dc.titleBiology of the East Pacific green turtle, Chelonia mydas agassizii, at a warm temperature feeding area in the Gulf of California, Mexicoen_US
dc.creatorSeminoff, Jeffrey Aleksandren_US
dc.contributor.authorSeminoff, Jeffrey Aleksandren_US
dc.date.issued2000en_US
dc.publisherThe University of Arizona.en_US
dc.rightsCopyright © is held by the author. Digital access to this material is made possible by the University Libraries, University of Arizona. Further transmission, reproduction or presentation (such as public display or performance) of protected items is prohibited except with permission of the author.en_US
dc.description.abstractI studied the East Pacific green turtle, Chelonia mydas agassizii , at the Bahia de los Angeles foraging grounds of the Gulf of California from July 1995 to October 1999. Entanglement nets were used to capture 153 green turtles among 16 capture sites. Pooled straight carapace length (SCL; mean ± SE) was 75.1 ± 0.79 cm. Though there was no significant variation in mean SCL among years, there was evidence of a difference in mean SCL among capture sites. Most of the population (58%) consisted of immature turtles but did not differ significantly from a 1:1 immature:adult ratio. Pooled adult sex ratio (F:M) was biased toward probable females (2.70:1.00) and differed substantially from a 1:1 ratio. Approximately 5% of the population showed signs of anthropogenic-derived injuries ranging from missing flippers to boat impact scars. I collected gastric lavage samples from 101 green turtles and fecal samples from a subset of 45 turtles. Digestive tract contents were analyzed from seven stranded carcasses. The primary alga recovered in diet samples was Gracilariopsis lemaneiformis. Other major diet items included the green algae Codium sp. and Ova lactuca. Animal matter was found in all sample types. Tube worms (Sabellidae), sponges (Porifera), sea hares (Aplysia vaccaria), and sea pens ( Ptilosarcus undulatus) were the most commonly ingested invertebrates. I studied home range sizes and movements of 23 C. m. agassizii . Mean minimum convex polygon home range area was 1,801 ha. Kernel density estimates (95%) of home range area had a mean of 1,545 ha. Home range length averaged 7,548 m. Mean 24-h vagility was 9,535 m. Diurnal and nocturnal movements were evident. Turtles exhibited a bimodal pattern in which they foraged in nearshore algae pastures during evening and night hours and moved to offshore and/or insular resting sites by midmorning. This study indicates that Bahia de los Angeles is an important foraging and developmental habitat for C. m. agassizii. Management efforts should focus on reducing human disturbance and the use of entanglement nets in the entire bay. In such efforts it is essential that local inhabitants are provided with alternatives that encourage sustainable marine resource use and economic progress.en_US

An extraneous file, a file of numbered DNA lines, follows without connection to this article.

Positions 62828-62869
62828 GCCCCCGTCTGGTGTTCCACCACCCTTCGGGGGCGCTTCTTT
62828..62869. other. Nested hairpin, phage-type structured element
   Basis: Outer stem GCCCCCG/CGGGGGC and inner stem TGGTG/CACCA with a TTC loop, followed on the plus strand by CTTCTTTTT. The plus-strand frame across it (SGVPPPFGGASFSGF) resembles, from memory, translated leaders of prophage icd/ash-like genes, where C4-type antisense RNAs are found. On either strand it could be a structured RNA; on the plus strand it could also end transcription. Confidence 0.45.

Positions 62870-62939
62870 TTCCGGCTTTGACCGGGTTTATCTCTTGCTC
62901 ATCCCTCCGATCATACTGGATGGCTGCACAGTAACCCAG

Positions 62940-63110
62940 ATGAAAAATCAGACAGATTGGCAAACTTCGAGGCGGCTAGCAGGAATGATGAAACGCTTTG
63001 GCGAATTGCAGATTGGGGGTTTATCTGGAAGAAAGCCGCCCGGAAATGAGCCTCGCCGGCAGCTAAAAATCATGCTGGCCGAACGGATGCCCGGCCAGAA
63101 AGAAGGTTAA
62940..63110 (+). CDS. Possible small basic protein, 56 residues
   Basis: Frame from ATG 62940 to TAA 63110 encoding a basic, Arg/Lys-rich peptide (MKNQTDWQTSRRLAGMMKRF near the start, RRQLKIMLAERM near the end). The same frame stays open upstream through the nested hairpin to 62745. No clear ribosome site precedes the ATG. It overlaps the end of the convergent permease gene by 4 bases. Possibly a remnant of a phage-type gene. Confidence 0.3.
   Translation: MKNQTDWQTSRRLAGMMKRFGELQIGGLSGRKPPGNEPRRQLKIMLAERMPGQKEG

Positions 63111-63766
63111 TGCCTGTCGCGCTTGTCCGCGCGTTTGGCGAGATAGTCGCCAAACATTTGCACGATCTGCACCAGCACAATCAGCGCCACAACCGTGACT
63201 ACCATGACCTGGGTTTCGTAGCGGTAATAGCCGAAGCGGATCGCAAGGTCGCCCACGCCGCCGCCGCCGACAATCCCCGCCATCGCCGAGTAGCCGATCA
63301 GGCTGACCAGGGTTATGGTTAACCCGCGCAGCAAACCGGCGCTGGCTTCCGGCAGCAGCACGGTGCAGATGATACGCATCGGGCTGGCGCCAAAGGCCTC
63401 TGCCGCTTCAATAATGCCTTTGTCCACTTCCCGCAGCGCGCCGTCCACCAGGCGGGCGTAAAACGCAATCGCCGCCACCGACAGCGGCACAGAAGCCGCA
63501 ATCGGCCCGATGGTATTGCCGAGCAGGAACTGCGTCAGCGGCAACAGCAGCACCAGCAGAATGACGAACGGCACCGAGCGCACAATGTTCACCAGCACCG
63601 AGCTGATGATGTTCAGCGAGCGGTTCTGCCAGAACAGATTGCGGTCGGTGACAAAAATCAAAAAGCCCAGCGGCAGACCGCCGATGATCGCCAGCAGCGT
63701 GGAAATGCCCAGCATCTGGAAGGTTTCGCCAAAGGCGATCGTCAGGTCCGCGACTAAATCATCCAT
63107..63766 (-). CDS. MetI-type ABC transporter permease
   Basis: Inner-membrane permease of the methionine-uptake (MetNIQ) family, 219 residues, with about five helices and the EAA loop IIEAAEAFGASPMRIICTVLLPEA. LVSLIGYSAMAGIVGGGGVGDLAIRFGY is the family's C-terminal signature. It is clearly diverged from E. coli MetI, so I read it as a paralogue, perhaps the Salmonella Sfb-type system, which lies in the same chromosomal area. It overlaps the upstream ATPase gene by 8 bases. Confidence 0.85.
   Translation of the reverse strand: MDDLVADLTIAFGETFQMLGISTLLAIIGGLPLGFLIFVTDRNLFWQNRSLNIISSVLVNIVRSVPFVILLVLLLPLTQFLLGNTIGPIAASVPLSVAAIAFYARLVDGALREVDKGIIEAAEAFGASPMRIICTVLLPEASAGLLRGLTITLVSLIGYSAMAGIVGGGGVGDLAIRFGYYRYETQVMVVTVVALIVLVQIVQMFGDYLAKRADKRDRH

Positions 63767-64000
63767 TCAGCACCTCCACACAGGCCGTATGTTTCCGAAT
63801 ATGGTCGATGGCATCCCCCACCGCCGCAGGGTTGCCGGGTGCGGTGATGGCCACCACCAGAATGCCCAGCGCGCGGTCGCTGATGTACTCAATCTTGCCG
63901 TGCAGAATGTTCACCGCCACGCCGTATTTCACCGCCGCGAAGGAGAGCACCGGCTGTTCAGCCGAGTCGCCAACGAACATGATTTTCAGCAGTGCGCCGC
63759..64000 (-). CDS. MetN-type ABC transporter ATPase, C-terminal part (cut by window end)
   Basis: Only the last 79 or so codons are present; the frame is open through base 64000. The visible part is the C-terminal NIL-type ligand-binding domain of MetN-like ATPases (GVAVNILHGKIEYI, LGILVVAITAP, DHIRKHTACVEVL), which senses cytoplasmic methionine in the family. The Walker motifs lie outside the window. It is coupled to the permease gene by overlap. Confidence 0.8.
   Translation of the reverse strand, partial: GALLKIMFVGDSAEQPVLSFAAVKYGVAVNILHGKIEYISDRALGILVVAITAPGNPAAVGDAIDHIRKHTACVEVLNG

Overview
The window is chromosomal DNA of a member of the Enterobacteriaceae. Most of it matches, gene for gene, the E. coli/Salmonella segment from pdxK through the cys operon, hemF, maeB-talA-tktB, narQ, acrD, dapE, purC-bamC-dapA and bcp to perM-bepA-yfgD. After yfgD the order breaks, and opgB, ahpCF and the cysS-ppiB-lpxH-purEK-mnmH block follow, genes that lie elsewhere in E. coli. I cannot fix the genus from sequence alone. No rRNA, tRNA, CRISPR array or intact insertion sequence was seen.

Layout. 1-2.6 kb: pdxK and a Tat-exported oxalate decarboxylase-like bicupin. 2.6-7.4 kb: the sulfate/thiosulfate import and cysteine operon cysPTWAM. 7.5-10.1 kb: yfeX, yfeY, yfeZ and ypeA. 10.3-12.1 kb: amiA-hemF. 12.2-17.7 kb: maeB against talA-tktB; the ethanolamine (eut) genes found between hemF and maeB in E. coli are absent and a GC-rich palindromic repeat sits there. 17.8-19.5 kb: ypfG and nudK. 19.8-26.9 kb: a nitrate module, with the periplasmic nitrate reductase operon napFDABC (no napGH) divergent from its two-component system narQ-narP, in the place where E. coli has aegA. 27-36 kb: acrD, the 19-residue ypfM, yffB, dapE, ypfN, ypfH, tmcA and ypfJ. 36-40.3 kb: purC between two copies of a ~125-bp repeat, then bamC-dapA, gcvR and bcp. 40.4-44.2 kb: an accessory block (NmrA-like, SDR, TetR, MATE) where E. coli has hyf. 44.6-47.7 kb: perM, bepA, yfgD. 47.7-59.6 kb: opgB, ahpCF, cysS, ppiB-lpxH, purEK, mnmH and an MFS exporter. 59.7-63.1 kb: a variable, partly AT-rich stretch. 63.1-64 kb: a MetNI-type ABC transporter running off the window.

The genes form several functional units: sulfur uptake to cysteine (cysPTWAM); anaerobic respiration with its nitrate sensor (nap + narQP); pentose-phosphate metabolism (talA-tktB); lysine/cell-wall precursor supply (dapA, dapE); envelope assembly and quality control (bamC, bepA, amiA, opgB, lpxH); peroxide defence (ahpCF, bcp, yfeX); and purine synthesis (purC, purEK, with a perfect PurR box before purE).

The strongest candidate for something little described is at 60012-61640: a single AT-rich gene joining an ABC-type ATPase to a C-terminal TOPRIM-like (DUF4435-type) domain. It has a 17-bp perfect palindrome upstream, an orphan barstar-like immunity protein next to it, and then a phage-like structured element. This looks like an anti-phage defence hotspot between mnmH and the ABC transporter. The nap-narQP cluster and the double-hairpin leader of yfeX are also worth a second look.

dc.typetexten_US
dc.typeDissertation-Reproduction (electronic)en_US
dc.subjectBiology, Ecology.en_US
dc.subjectBiology, Zoology.en_US
dc.subjectAgriculture, Fisheries and Aquaculture.en_US
thesis.degree.namePh.D.en_US
thesis.degree.leveldoctoralen_US
thesis.degree.disciplineGraduate Collegeen_US
thesis.degree.disciplineRenewable Natural Resourcesen_US
thesis.degree.grantorUniversity of Arizonaen_US
dc.contributor.advisorSchwalbe, Cecil R.en_US
dc.identifier.proquest9992056en_US
dc.identifier.bibrecord.b41166097en_US